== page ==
PRACTICE DIRECTION 54E – PLANNING COURT CLAIMS
This Practice Direction supplements Part 54
|How to start a Planning Court claim||Para. 2|
|Categorisation of Planning Court claims||Para. 3|
1.1 This Practice Direction applies to Planning Court claims.
1.2 In this Practice Direction “planning statutory review” means a review under the provisions listed in paragraph 1.1(a) to (e) of PD8C.
How to start a Planning Court claim
2.1 Planning Court claims must be issued or lodged in the Administrative Court Office of the High Court in accordance with Practice Direction 54D.
2.2 The form must be marked the “Planning Court”.
Categorisation of Planning Court claims
3.1 Planning Court claims may be categorised as “significant” by the Planning Liaison Judge.
3.2 Significant Planning Court claims include claims which—
(a) relate to commercial, residential, or other developments which have significant economic impact either at a local level or beyond their immediate locality;
(b) raise important points of law;
(c) generate significant public interest; or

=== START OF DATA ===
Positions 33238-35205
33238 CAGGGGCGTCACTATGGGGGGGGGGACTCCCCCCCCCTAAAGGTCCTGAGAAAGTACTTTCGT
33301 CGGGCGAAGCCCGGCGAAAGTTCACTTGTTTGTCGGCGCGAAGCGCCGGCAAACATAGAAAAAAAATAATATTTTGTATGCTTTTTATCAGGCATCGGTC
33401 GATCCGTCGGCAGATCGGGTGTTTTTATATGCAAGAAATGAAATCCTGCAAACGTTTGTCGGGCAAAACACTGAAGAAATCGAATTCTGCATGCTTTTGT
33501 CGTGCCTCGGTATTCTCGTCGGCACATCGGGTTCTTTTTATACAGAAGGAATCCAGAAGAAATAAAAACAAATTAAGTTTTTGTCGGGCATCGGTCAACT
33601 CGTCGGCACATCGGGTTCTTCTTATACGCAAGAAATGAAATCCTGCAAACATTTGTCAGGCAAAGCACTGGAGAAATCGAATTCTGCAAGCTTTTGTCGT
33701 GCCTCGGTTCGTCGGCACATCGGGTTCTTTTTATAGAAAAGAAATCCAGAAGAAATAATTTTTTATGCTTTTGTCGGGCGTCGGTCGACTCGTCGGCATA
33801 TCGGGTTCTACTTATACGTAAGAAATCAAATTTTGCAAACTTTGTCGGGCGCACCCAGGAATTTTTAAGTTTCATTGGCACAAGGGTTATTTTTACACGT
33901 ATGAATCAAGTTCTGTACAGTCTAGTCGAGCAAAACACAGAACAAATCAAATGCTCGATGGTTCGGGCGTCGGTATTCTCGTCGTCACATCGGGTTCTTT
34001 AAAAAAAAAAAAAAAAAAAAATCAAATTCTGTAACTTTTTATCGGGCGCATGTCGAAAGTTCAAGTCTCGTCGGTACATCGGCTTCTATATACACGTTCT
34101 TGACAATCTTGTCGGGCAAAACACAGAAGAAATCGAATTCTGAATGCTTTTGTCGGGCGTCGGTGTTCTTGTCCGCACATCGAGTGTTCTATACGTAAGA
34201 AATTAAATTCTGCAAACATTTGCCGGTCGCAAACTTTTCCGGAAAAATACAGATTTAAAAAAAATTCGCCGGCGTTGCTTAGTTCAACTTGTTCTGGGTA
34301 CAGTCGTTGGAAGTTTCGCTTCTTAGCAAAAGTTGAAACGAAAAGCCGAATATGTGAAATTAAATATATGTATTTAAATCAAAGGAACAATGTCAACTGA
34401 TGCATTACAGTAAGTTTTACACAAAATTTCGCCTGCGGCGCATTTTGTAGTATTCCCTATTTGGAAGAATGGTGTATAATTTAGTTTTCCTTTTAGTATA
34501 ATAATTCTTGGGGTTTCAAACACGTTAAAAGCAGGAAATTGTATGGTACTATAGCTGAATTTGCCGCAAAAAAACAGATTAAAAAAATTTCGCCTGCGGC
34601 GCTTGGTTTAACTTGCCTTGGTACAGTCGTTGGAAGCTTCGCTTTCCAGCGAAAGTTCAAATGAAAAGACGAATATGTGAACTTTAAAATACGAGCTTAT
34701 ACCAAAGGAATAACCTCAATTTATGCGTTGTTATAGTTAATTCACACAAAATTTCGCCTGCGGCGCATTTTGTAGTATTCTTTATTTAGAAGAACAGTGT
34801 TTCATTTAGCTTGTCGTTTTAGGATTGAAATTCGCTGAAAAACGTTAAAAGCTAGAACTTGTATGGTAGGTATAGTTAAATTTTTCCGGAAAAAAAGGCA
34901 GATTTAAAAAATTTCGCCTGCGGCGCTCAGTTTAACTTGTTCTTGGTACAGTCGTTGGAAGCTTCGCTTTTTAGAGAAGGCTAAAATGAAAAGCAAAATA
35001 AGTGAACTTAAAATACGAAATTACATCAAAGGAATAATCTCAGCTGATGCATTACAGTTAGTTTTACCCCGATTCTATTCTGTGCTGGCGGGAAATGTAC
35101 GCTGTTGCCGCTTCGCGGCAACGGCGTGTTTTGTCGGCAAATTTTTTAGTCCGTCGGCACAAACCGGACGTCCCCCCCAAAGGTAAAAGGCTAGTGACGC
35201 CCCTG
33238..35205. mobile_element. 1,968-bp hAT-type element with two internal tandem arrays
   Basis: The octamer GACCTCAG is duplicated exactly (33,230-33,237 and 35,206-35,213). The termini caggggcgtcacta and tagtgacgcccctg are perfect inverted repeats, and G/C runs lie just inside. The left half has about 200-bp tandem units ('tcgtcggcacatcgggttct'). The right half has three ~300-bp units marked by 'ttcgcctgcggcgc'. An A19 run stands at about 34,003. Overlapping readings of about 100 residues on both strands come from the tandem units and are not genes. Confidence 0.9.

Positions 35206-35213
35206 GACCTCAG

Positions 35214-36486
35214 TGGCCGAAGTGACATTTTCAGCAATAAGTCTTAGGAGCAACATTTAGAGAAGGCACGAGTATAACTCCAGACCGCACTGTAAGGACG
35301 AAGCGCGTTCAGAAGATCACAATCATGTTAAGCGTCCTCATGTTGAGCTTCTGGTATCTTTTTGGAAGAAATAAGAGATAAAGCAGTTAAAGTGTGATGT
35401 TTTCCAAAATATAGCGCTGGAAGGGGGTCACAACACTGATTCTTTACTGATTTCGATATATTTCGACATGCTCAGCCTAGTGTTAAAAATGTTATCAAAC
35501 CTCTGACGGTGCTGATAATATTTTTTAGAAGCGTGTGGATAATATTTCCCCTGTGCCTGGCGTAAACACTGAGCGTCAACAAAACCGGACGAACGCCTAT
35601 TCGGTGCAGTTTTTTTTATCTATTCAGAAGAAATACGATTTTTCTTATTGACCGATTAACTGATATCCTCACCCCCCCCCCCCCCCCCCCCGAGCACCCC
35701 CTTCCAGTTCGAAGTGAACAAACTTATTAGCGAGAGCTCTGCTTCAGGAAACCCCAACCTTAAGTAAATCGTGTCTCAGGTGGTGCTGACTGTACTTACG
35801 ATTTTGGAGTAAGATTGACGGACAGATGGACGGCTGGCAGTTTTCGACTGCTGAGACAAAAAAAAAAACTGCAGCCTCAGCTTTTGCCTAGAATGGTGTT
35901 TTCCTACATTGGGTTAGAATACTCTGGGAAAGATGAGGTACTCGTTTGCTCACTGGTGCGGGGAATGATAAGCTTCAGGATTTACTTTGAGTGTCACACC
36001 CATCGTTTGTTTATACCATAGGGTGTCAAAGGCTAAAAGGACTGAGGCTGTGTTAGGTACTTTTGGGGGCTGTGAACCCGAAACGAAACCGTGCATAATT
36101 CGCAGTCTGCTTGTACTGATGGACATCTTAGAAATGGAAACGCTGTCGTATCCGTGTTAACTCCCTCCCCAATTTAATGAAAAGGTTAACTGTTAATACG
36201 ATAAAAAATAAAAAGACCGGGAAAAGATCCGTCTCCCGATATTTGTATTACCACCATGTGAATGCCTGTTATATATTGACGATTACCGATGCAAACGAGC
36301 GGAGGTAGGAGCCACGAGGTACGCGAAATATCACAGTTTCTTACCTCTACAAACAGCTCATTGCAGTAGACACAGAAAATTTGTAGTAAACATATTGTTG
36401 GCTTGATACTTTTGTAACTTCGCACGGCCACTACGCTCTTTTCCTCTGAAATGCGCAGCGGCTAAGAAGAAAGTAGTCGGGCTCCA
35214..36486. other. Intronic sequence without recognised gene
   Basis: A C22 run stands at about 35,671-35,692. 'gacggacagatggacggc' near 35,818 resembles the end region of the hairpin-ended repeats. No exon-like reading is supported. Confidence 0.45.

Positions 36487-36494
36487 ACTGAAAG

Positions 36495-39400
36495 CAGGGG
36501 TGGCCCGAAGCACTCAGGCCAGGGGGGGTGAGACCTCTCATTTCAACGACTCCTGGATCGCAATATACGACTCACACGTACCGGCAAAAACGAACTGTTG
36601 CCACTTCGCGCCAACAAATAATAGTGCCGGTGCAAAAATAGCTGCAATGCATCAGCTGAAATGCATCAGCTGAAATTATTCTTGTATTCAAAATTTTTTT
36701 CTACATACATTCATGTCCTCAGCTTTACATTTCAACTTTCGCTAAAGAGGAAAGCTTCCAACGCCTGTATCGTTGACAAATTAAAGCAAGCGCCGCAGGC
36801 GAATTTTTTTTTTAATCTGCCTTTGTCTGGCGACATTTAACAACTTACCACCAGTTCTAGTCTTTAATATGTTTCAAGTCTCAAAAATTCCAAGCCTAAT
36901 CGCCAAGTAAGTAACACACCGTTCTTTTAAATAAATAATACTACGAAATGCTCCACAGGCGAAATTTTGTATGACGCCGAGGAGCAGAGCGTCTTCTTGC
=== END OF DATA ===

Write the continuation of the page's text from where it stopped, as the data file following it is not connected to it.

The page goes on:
(d) by virtue of the volume or nature of technical material, are best dealt with by judges with significant experience of handling such matters.
3.3 A party wishing to make representations in respect of the categorisation of a Planning Court claim must do so in writing, on issuing the claim or lodging an acknowledgment of service as appropriate.
3.4 The target timescales for the hearing of significant (as defined by paragraph 3.2) Planning Court claims, which the parties should prepare to meet, are as follows, subject to the overriding objective of the interests of justice—
(a) applications for permission to apply for judicial review or planning statutory review are to be determined within three weeks of the expiry of the time limit for filing of the acknowledgment of service;
(b) oral renewals of applications for permission to apply for judicial review or planning statutory review are to be heard within one month of receipt of request for renewal;
(c) applications for permission under section 289 of the Town and Country Planning Act 1990 are to be determined within one month of issue;
(d) planning statutory reviews are to be heard within six months of issue; and
(e) judicial reviews are to be heard within ten weeks of the expiry of the period for the submission of detailed grounds by the defendant or any other party as provided in rule 54.14.
3.5 The Planning Court may make case management directions, including a direction to any party intending to contest the claim to file and serve a summary of his grounds for doing so.
3.6 Notwithstanding the categorisation under paragraph 3.1 of a Planning Court claim as significant or otherwise, the Planning Liaison Judge may direct the expedition of any Planning Court claim if he considers it necessary to deal with the case justly.